And Pretty Yellow Flowers

Here's another in the formerly obnoxious weeds of the garden category. Not a weed to everyone though. My gardening helper/expert has been planting them around trees and in my raised vegetable bed. When people would ask me why, and aren't those pods poisonous? I would say something ignorant like, I think they're some kind of companion plant. Every tree needs a friend. Or, people use the seeds to worm their horses or dogs.... I think.

Well, decided it was time to get more knowledgeable on the subject. I asked Sean how to spell Crotalaria, but he wasn't sure. Knew the common name was Sun Hemp though, so I had a Googleable name. What a marvelous thing the interweb is.
Crotalaria juncea
A tall East Indian shrub, Crotalaria juncea, known also as Sun Hemp, of the legume family, having slender branches and yellow flowers, and an inner bark that yields a hemplike fiber used for making ropes, sacking, etc.

Crotalaria juncea L. is a rapid growing crop that is used for fiber production in Indo-Pakistan. It is also good for use as a green manure in many tropical and subtropical areas in the world as an organic and nitrogen source. It suppresses weeds, slows soil erosion, and reduces root-knot nematode populations (Rotar and Joy, 1983). When plowed under at early bloom stage, nitrogen recovery is the highest. *Tropic Sun* sun hemp can produce 150 to 165 kg/ha of nitrogen and 7 t/ha air-dry organic matter at 60 days of growth under favorable conditions (Rotar and Joy, 1983). In southwestern Alabama, plants grown for 9 to 12 weeks produced 5.9 t/ha dry-matter and 126 kg N/ha (Reeves et al., 1996). Leaving these residues on the soil surface over the winter resulted in the release of 75 to 80 kg N/ha (Reeves et al., 1996). In the tropics, *Tropic Sun* grows and produces seed year round at elevation of 0 to 300 m, and in summer up to 600 m. In Guam and Puerto Rico, C. juncea is grown under conditions similar to Hawaii. In the continental United States, C. juncea is adapted to spring and summer planting in the South and Southwest (Rotar and Joy, 1983) and can be grown as a winter cover crop in Alabama (Reeves et al., 1996). It is suitable as a green manure crop as far north as Maryland, but may not seed well north of 30* latitude.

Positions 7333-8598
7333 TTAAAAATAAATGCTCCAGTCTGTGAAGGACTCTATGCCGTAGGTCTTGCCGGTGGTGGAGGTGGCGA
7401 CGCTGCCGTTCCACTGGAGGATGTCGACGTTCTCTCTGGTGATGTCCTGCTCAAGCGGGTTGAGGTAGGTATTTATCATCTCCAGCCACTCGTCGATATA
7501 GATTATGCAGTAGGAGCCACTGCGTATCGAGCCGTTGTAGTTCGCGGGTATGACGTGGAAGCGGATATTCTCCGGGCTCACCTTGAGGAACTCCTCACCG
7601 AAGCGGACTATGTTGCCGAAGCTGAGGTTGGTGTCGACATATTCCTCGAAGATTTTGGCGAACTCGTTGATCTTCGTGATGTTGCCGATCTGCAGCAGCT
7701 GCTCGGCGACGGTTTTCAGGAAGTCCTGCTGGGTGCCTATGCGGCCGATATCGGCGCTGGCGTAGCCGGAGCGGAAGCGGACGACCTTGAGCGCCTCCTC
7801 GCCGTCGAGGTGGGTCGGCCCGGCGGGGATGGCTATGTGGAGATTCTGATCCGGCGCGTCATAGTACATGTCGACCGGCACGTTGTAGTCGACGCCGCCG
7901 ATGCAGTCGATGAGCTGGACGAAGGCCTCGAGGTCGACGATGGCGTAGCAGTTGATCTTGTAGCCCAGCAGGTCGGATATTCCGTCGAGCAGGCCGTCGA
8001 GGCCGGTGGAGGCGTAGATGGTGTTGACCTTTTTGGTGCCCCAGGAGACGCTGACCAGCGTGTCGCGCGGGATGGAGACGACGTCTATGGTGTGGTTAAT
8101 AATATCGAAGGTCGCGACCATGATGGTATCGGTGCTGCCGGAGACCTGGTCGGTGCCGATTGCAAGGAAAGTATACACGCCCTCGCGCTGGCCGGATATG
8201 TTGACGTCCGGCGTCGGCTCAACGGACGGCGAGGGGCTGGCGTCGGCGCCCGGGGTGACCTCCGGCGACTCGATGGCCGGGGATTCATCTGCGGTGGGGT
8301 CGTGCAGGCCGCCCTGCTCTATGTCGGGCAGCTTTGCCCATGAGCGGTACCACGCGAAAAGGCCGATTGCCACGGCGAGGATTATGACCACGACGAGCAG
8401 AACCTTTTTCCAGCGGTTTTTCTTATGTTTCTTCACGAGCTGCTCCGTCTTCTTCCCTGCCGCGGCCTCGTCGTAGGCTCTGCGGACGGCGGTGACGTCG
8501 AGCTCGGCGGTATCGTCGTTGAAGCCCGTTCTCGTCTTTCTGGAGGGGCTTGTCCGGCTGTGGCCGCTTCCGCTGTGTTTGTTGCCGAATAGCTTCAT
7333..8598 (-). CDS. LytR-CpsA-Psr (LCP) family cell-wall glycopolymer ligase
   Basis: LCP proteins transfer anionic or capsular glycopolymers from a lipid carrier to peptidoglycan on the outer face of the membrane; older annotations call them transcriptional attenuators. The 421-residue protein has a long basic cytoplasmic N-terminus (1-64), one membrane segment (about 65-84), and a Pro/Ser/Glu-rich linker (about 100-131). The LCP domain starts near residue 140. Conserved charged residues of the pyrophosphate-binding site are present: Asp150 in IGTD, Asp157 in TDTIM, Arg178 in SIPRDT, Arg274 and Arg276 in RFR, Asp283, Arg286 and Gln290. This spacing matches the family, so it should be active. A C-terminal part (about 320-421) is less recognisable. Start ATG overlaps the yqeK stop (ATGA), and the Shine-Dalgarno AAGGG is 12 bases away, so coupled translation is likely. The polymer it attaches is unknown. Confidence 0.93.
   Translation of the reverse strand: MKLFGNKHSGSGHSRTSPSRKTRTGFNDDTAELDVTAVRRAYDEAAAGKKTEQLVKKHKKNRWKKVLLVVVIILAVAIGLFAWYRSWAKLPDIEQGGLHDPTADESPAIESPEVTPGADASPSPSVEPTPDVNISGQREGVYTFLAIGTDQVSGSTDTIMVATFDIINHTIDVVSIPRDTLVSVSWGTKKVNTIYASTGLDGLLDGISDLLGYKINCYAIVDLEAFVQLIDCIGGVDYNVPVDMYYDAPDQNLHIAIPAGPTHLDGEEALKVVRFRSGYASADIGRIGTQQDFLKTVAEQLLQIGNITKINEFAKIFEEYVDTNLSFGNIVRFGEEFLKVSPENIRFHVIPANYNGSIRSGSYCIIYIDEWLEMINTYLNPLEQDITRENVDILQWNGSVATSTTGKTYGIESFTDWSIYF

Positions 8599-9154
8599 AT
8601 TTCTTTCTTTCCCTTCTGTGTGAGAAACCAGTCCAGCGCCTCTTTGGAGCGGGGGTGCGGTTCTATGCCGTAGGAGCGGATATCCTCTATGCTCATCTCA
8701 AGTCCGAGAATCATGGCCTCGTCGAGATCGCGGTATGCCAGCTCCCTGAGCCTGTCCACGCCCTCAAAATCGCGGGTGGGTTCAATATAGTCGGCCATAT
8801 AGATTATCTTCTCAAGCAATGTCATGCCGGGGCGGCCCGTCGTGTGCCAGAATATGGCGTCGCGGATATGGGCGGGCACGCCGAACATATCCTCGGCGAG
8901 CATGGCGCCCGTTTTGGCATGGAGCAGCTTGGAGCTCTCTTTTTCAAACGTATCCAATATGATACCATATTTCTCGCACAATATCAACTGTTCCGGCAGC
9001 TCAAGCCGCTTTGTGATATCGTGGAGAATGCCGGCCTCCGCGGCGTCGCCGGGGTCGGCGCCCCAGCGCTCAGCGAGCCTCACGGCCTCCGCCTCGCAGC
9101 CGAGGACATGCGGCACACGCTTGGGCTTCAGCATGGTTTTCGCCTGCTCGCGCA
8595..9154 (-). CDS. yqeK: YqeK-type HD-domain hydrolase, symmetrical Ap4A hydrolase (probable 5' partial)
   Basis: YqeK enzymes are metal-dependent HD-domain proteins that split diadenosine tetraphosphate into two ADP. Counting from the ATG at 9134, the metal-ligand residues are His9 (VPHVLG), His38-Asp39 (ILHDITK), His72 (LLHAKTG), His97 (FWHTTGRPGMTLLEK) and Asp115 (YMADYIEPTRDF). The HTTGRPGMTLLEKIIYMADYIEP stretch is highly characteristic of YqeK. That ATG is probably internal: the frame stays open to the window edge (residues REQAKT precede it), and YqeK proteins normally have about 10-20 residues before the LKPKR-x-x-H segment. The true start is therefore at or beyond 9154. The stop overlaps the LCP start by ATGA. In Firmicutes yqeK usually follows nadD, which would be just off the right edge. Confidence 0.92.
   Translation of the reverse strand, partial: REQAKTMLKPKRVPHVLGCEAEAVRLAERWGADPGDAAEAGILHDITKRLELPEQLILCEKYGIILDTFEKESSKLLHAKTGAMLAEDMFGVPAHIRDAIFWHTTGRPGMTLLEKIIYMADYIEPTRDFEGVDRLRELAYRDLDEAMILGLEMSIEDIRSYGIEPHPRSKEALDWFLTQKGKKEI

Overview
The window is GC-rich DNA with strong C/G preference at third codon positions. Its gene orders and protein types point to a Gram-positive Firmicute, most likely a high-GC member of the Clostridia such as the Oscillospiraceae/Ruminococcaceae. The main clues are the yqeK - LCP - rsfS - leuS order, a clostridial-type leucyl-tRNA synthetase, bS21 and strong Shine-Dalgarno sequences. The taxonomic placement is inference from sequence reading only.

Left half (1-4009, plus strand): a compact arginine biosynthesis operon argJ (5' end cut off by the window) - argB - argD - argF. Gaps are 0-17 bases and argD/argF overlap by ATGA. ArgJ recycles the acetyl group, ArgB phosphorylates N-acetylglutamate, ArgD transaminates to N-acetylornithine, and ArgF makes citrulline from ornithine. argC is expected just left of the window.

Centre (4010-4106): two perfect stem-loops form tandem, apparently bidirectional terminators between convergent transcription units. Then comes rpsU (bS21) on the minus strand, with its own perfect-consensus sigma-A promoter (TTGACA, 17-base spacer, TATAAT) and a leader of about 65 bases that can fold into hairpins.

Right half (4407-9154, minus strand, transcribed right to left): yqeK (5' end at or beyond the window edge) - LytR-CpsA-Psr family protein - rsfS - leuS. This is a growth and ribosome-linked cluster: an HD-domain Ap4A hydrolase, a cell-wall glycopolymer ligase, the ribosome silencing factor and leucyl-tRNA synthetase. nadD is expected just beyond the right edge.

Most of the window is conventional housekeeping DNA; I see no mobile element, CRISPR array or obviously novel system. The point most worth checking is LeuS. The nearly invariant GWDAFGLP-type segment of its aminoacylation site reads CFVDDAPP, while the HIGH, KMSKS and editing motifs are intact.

As with many other members of the genus, C. juncea contains pyrrolizidine alkaloids, which are converted into potent toxins in the liver. Highest alkaloid levels are found in the seeds. Toxicity varies from toxic to non-toxic among genotypes. Laboratory tests and feeding trials with the Hawaiian variety, 'Tropics Sun', suggest that both seeds and forage of are nontoxic. Stress conditions may also affect the degree of toxicity. To reduce chances of poisoning, it is best to limit C. juncea forage intake to no more than 45% in rations for sheep, 10% for cattle, and not fed at all to horses and pigs.
So, looks like it does quite a lot towards improving a garden. Suppresses weeds, produces nitrogen, and reduces nematode populations. Plus, not toxic to animals in moderate quantities. And, pretty yellow flowers too. I don't think you're supposed to smoke it though.
Whataya know, glad we checked into it. Now I won't sound so dumb when people ask.


Linda said...


You are an excellent writer. I enjoy reading your blog every single time. I like that I learn something too. So thanks. See you tomorrow at 11:30, your office.


Claudia said...

Thanks, I enjoy the opportunity to rant and rave occasionally, as well as sharing whatever I'm learning.

Sunny said...

You are one smart lady!